Tim
 

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Tim - all of my Spring rat trapping involved lakes with rat houses. In addition to the other advice, providing it is legal in your area(some states I've lived in ban this method) find the run in/out of the rat house under the water line (should be two) by poking your boot tip around. Then place a 110 conibear in front of the tunnel entrance making sure when the jaw snaps shut it does not hit any obstructions except the rat. This set can and does produce nightly until the house is cleaned out. I've caught up to seven rats this way per house- usually 4-5. Of course I would not clean the entire area out, always leave some for next season. This set also produces an ocasional mink, snapping turtle(by the neck,still alive) and one time an eight pound Northern Pike.

Also - the floats are great. around 12"wide x 20"long, I use a 2x12. Works well when the water level changes as the float moves up and down. No need to bait, just place in areas that rats use like a highway, canals, in between several houses, etc.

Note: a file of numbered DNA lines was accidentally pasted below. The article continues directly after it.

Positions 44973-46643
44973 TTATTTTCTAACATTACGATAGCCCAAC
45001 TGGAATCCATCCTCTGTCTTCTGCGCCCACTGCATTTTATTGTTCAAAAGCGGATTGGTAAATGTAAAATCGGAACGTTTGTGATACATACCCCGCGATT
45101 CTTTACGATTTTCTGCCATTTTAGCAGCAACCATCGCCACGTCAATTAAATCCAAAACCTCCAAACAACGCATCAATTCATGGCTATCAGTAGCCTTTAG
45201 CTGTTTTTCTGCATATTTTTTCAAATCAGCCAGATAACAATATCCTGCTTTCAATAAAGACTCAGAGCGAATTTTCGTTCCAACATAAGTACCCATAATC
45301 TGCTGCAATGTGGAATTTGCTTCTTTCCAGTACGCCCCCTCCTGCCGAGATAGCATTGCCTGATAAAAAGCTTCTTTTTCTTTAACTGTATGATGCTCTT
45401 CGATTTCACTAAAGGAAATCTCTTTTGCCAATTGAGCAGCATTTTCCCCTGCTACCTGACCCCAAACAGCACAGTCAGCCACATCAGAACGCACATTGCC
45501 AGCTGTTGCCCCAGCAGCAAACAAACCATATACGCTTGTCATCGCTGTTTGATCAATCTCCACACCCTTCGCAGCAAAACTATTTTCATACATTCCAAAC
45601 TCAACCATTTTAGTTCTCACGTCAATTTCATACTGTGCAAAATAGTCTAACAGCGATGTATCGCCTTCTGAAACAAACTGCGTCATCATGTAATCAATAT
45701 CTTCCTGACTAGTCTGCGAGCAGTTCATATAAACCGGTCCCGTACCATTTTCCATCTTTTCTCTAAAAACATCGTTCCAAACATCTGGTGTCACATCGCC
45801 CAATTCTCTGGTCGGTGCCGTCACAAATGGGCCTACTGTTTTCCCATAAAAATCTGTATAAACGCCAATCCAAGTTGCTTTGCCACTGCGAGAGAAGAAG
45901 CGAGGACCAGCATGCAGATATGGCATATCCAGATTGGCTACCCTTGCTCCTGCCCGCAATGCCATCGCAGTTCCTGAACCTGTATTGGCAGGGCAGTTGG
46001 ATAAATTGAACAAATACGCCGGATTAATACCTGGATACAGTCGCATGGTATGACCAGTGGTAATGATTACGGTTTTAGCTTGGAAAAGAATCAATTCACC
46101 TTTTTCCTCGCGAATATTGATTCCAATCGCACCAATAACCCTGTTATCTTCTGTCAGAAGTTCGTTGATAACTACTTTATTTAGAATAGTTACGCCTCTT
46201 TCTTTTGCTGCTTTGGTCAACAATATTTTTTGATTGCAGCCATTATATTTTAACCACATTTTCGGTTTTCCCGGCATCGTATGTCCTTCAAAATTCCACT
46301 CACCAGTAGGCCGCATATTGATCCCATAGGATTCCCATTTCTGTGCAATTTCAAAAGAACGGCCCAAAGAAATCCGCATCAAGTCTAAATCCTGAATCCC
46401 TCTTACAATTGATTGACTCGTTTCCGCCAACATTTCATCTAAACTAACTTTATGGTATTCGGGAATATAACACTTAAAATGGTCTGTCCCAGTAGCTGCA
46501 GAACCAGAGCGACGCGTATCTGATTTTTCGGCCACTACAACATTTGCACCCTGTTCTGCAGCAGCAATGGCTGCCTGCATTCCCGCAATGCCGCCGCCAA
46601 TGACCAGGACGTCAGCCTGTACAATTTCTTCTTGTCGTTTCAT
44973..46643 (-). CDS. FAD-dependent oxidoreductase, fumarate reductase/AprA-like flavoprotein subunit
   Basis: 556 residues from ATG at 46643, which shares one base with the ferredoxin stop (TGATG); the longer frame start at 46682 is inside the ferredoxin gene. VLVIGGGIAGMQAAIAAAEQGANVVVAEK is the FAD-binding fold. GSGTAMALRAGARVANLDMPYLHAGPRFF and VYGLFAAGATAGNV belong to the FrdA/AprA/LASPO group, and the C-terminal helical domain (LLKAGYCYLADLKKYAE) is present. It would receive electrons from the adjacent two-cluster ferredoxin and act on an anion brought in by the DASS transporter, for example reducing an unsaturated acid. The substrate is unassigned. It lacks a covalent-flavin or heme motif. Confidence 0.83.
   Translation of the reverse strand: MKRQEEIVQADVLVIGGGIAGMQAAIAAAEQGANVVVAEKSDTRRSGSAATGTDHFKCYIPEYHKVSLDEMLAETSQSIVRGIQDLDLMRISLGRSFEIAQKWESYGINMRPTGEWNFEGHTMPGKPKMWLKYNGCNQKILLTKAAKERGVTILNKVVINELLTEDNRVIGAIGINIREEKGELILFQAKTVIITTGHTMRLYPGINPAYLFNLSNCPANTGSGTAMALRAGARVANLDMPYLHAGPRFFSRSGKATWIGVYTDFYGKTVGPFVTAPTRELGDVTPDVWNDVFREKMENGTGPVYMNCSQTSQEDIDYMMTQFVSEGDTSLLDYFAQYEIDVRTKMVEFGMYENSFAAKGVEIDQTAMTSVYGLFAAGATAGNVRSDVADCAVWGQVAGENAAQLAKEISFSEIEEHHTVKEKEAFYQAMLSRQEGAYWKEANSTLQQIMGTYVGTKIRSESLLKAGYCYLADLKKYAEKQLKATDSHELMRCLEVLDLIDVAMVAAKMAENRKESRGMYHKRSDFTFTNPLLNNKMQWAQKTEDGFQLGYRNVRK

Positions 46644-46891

One other thing - always try to set a leghold trap where there is deep enough water to drown the rat otherwise you may get twisted off front feet
I've always wired a small chunk of lead to #1's. Coil springs and 1 1/2's are heavy enough. I prefer a min. of eight inches of water if possible.
This advice includes the floats too.
Good luck.
 

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John:
there is a good point mentioned in one of these responses about those little feeder streams and creeks that supply or release water from the lake. In this region of Nebraska, once the snow melts I find a pretty significant migration up those little streams from ponds and lakes, and I get a lot of traveling rats off of those. Most have grassy banks around here, especially if they flow through a pasture. They are great locations for just about any set, such as pockets or blind setting the runs and den openings. The floats work better for me at the openings (mouth) of these streams than they seem to up the channel further. Not sure why, but it just seemed like they did better right at the opening for me.